These tomatoes, introduced in 1994 by Calgene, contained
a genetic sequence that made them soften more slowly than
conventional tomatoes. The FlavrSavr tomato often was
marketed as a transgenic variety that cost more because
of its improved flavor. Calgene has said that there were
quality control problems with the FlavrSavr. The company
did not have access to the best cultivars, so the genetic
sequence was inserted into a cultivar that lacked consistent
production qualities. The resulting tomatoes sometimes
fell below the marketing standards set for the FlavrSavr
label. FlavrSavr tomatoes were available sporadically
for several years, but eventually production was discontinued.
Two informative and highly readable web pages on the FlavrSavr
tomato are available at http://www.usis.usemb.se/biotech/tomatoes.html
Zeneca tomato paste was another product openly marketed
as transgenic. Zeneca tomatoes were slower to soften,
as were FlavrSavr tomatoes, but the method for achieving
this was somewhat different. In both tomatoes the activity
of polygalcturonase, the softening enzyme, was reduced.
But FlavrSavr tomatoes were engineered with an anti-sense
gene for this enzyme while Zeneca tomatoes were engineered
with a non-functional, shortened version of the gene.
Safeway and Sainsbury's supermarkets in Britain stocked
Zeneca tomato paste for about three years, but it was
withdrawn in 1999 because of negative public opinion
about transgenics in general. More information on Zeneca
tomato paste is available at http://www.ncbe.reading.ac.uk/NCBE/GMFOOD/tomato.html.
Monsanto's NatureMark "NewLeaf" potato, genetically
engineered with the Bt gene to provide resistance to
insect pests, was first marketed in 1996. Two additonal
products, NewLeaf Y, which had Bt and resistance to
potato virus Y, and NewLeaf Plus, which had Bt and resistance
to the potato leaf roll virus, were introduced later.
NewLeaf potatoes never commanded a large share of the
market, partly because several fast-food chains and
chip makers declined to accept them. Monsanto announced
in the spring of 2001 that NewLeaf potatoes would be
discontinued so that the company could focus on more
profitable products. More information about NewLeaf
potatoes is available at http://www.comm.cornell.edu/gmo/crops/potato.html.
A news story on Monsanto's announcement is available
Triffid flax, developed by the University of Saskatchewan
to be tolerant to the herbicide sulfonylurea, was discontinued
in the spring of 2001. Canadian flax growers were concerned
because their biggest customers, European buyers, declined
to buy GM flax. Worries about possible contamination of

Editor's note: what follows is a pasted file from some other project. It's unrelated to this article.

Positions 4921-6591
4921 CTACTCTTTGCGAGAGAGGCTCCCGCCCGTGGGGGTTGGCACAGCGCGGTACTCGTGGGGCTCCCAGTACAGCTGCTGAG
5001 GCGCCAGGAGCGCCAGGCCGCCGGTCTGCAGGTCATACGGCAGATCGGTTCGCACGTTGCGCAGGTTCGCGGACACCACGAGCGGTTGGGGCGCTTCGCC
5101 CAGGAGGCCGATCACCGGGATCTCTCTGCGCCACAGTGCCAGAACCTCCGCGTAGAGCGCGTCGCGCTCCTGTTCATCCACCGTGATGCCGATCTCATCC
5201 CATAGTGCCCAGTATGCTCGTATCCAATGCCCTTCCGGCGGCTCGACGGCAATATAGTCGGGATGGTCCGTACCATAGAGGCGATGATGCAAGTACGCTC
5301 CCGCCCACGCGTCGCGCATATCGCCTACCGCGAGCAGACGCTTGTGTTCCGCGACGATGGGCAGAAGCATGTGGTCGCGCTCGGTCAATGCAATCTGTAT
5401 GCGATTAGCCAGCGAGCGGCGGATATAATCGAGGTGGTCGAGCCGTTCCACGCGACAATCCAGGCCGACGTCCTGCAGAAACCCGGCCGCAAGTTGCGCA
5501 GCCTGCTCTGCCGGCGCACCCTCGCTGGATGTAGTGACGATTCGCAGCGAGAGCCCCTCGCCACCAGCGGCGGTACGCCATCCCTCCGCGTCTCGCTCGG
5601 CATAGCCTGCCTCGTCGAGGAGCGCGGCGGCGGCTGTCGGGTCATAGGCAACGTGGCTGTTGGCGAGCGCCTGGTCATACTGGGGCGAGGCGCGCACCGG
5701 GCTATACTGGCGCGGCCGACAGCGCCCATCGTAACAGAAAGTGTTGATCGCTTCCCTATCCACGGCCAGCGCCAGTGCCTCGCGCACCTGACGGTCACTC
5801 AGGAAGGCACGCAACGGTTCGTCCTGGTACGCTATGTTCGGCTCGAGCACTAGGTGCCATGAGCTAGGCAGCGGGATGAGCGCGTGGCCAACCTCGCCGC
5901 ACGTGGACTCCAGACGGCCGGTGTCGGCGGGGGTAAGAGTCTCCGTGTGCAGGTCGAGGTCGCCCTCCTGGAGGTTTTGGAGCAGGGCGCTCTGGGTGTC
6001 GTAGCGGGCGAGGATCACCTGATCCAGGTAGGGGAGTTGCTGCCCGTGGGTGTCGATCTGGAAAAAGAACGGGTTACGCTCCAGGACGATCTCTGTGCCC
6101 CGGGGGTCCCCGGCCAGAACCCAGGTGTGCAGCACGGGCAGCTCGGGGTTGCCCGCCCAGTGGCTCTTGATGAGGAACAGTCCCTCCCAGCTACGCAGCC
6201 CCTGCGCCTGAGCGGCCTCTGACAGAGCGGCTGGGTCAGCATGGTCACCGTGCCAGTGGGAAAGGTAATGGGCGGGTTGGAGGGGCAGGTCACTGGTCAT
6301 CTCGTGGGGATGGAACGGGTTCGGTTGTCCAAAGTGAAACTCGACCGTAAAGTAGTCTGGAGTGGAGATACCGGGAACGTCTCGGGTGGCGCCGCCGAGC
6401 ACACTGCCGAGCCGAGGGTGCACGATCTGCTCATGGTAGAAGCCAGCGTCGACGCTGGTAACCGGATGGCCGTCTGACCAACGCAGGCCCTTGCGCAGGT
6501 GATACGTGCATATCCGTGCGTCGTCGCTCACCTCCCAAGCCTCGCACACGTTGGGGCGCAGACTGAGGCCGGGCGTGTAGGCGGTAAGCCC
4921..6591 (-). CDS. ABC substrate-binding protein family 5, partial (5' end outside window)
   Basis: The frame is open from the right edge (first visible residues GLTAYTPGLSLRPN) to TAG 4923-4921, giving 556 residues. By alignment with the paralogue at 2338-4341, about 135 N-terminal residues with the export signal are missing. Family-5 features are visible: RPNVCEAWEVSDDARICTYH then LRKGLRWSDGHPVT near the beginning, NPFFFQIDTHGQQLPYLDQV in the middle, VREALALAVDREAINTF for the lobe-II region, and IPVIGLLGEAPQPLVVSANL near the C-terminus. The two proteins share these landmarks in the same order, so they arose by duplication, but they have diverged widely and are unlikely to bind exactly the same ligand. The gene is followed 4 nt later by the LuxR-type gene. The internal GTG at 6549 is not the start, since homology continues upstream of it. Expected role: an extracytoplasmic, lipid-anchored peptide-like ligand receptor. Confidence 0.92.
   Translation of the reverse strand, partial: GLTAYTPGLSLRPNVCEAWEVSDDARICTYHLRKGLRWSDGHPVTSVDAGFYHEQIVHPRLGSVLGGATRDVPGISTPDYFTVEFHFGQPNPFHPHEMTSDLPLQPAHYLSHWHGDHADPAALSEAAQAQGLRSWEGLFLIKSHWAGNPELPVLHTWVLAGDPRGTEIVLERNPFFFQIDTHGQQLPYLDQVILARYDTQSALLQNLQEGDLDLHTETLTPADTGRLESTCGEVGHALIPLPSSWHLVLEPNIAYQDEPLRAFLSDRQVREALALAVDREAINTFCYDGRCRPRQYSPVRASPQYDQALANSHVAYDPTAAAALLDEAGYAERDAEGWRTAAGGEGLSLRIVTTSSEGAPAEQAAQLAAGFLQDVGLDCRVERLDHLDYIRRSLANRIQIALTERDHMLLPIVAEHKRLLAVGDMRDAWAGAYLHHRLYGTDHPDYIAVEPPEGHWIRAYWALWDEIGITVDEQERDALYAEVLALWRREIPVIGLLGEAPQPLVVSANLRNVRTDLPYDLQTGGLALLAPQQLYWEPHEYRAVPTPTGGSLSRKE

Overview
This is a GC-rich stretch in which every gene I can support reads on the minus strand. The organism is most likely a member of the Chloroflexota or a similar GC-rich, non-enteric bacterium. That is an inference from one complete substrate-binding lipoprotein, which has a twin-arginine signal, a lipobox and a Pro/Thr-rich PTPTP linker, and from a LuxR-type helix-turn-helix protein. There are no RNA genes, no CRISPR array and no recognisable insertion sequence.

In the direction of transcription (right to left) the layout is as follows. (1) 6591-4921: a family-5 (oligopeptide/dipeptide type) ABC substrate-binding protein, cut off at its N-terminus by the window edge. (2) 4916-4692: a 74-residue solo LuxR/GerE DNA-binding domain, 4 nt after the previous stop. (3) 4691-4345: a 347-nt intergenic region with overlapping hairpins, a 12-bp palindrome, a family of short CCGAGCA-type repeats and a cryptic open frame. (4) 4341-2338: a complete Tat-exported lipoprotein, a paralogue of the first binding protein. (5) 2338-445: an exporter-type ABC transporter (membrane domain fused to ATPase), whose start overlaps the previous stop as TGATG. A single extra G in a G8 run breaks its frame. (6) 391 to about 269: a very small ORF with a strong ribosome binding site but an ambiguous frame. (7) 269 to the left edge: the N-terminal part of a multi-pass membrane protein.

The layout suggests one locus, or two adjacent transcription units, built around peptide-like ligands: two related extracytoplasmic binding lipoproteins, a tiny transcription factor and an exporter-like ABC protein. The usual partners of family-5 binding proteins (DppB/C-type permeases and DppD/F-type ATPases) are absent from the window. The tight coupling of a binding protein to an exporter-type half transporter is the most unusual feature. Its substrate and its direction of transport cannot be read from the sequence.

conventional flax seed led to the withdrawal of Triffid
flax. A story on the discontinuation is available at http://www.cp.org/english/online/full/agriculture/010621/a062152A.html.
StarLink corn, like other kinds of Bt corn, was genetically
engineered to be resistant to the European corn borer.
In tests, the Bt Cry9C protein used in StarLink corn
showed several similarities to allergens. Among other
characteristics, it was slower to break down in simulated
disgestion tests than the Cry1A protein used in other
kinds of Bt corn. Concern about the possibility of allergic
responses led U.S. regulators to approve StarLink corn
for production with the restriction that it be used
only for animal food or non-food purposes. Before regulators
could determine whether the Cry9C protein was allergenic
or not, it was reported that StarLink corn products
were showing up on grocery store shelves. Aventis, the
maker of StarLink corn, discontinued seed sales in the
fall of 2000. More information on StarLink corn is available
on our StarLink
news page and on our Hot
Topics page dealing with StarLink corn.
Bt 176 corn
The transgenic corn known as Event 176 was used to produce
Bt seed corn sold under the labels KnockOut (Novartis)
and NatureGard (Mycogen). In contrast to other types
of Bt corn, sold as YieldGard by Novartis, Cargill,
DeKalb, and Pioneer, the pollen from Bt 176 corn was
toxic to Monarch caterpillars, which often live in corn
fields but do not eat corn. Studies showed that even
small amounts of this pollen caused Monarch caterpillars
to eat less of the milkweed leaf tissue that is their
exclusive diet, and amounts of pollen commonly encountered
in corn fields killed many of the caterpillars. Bt 176
corn was not a commercial success, probably because
it provided good protection against the European corn
borer early in the summer but not later in the season.
It was estimated that acreage planted to Bt 176 varieties
constituted 2 percent of the total in 2000, declining
to 1 percent in 2001. The registration was allowed to
lapse in the fall of 2001 and no more of this kind of
corn will be sold. More information is available on
Topics page dealing with Bt and Monarch butterflies.